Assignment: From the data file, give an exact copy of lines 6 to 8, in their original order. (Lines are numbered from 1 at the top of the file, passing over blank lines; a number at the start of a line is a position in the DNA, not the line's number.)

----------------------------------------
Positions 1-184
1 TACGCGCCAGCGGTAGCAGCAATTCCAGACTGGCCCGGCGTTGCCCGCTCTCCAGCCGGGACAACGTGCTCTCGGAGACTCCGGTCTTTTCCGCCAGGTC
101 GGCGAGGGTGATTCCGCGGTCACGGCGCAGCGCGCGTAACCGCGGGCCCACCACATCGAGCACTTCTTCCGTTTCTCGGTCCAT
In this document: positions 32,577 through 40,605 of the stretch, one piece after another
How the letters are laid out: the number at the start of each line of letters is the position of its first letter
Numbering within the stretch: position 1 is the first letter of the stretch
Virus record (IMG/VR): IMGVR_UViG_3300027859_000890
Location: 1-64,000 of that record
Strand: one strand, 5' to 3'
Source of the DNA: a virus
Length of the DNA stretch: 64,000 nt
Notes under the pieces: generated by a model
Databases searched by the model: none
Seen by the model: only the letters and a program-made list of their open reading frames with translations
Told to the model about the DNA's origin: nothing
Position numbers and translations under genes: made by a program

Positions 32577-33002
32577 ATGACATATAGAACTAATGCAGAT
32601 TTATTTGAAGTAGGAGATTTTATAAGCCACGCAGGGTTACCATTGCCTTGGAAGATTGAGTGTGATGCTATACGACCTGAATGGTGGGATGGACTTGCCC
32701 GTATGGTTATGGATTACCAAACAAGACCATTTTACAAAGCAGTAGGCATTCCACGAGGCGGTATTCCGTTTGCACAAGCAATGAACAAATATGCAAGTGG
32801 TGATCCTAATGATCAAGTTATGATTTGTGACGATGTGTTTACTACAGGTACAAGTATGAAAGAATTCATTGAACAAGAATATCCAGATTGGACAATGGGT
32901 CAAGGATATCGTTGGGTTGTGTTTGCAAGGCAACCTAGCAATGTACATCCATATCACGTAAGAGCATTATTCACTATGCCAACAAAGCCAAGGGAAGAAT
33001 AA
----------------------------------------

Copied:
Numbering within the stretch: position 1 is the first letter of the stretch
Virus record (IMG/VR): IMGVR_UViG_3300027859_000890
Location: 1-64,000 of that record